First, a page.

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John started his long and successful film career in 1956, working as Production Manager on the film "The Battle of the River Plate", which starred Peter Finch (1916-1977) as Captain Hans Langsdorff (1894-1939), who commanded the Nazi German pocket battleship Graf Spee and (Sir) Anthony Quayle (1913-1989) as Commodore (later Rear-Admiral) Sir Henry Harwood (1888-1950), the commander of the British Royal Naval Squadron during the battle in the early months of World War II.  The film was directed by Michael Powell (1905–1990) and Emeric Pressburger (1902–1988) and was chosen for the 1956 Royal Film Performance in the presence of Queen Elizabeth II (1921(1952-2022) and Princess Margaret, later Countess of Snowdon (1930-2002).

Film poster for "Harry Black and the Tiger" ​
Film poster for "Sink The Bismark!" ​
Film poster for "Damn The Defiant!" ​

In 1958, John produced the film "Harry Black and the Tiger", which starred Stewart Granger (1913-1993), which was followed in 1960 by "Sink the Bismarck!" - the story of the Royal Navy’s search for the Nazi German’s battleship during 1941, which starred Kenneth More (1914-1982).  The fact that his father-in-law (Mountbatten) was Chief of the Defence Staff, is said to have helped John achieve both authenticity with the full co-operation of the Admiralty. Subsequent films included "Damn The Defiant!" in 1962 starring Sir Dirk Bogarde (1921-1999) and Sir Alec Guinness (1914-2000) and "Othello" starring Sir Laurence Olivier, later Lord Olivier (1907-1989) in 1965. John's first Oscar nomination was in 1969 for "Romeo & Juliet" directed by Franco Zeffirelli (b.1923) which starred Leonard Whiting (b.1950) and Olivia Hussey (b.1951).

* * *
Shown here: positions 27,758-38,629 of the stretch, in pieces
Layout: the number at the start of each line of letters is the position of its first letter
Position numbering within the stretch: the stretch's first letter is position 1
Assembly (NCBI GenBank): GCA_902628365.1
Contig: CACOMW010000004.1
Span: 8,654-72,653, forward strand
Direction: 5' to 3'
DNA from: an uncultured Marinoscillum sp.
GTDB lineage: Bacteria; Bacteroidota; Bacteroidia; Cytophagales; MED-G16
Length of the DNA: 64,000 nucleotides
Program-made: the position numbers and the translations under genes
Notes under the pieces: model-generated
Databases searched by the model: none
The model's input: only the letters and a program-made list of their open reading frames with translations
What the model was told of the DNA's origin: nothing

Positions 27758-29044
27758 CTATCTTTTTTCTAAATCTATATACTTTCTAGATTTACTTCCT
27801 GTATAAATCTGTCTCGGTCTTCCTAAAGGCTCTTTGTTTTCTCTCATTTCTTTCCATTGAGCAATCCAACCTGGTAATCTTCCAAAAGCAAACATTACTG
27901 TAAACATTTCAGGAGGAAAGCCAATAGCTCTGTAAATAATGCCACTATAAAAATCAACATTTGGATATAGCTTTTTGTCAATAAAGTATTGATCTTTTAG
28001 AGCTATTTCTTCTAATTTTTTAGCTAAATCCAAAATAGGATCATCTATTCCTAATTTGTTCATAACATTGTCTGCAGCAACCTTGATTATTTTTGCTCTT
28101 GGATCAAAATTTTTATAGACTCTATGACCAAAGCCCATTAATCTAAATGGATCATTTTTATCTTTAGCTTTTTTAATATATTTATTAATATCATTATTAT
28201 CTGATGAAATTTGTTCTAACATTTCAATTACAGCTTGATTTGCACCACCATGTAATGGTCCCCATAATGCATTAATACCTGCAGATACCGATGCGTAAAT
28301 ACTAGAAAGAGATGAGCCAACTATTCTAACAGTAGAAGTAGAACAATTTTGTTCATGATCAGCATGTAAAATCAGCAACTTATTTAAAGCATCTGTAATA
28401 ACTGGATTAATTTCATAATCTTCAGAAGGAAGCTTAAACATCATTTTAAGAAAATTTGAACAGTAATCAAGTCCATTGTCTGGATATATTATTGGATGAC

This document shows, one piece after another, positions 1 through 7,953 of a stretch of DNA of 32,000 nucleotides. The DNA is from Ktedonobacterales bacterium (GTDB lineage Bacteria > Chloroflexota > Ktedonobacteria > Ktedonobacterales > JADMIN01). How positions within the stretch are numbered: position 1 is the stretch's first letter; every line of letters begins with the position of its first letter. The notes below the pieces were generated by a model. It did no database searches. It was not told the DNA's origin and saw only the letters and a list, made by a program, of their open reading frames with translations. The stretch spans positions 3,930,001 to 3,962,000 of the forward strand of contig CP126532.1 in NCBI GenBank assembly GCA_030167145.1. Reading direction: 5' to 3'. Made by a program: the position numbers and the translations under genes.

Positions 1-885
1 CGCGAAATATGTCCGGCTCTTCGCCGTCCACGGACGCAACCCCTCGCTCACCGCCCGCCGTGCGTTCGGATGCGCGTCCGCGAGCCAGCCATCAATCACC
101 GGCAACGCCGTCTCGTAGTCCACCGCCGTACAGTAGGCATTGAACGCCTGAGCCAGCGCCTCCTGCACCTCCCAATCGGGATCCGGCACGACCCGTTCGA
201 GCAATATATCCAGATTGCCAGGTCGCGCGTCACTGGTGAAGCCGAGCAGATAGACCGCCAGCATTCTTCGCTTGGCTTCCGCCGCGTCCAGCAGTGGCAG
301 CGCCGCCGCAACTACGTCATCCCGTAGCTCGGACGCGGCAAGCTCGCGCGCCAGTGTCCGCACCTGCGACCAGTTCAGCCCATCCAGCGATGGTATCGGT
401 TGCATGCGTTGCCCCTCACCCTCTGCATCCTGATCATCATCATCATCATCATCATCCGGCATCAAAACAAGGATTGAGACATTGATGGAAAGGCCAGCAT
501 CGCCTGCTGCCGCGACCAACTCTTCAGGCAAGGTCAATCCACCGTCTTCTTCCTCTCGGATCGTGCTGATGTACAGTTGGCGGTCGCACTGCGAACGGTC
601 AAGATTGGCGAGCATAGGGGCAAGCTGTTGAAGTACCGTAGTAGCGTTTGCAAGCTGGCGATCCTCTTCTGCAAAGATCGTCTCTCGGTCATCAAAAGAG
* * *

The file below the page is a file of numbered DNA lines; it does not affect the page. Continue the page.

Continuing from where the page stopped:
Patricia (left) with John, 7th Lord Brabourne at a film premiere ​

Patricia & John, 7th Lord Brabourne at a film premiere


John bought a copy of "A Passage to India" by E.M. Forster (1879-1970) in 1957 to while away the long journey to Mysore, where he was filming "Harry Black and the Tiger".  After reading it, he realised - he later recalled, that this was "the film I really wanted to make", and upon his return to London he wrote several letters to Forster.  In 1961, the two men met, although no formal agreement was ever made.  Forster died in 1970, but King's College, Cambridge (which owned the rights to all Forster's books) took a dim view of the film world but for 10 years John wrote an annual letter to the Provost, until he was finally told that the rights were available. The subsequent film in 1984, directed by Sir David Lean (1908-1991) and starred Dame Peggy Ashcroft (1907-1991), Sir Alec Guinness (1914-2000) and Judy Davis (b.1955) was a meticulous and epic study of the tensions between the Indians and the colonial British in the 1920s and won two Oscars, and earned nine other Oscar nominations - John, 7th Lord Brabourne himself was nominated in the Best Picture category. 

John, 7th Lord Brabourne on set

John Brabourne on a film set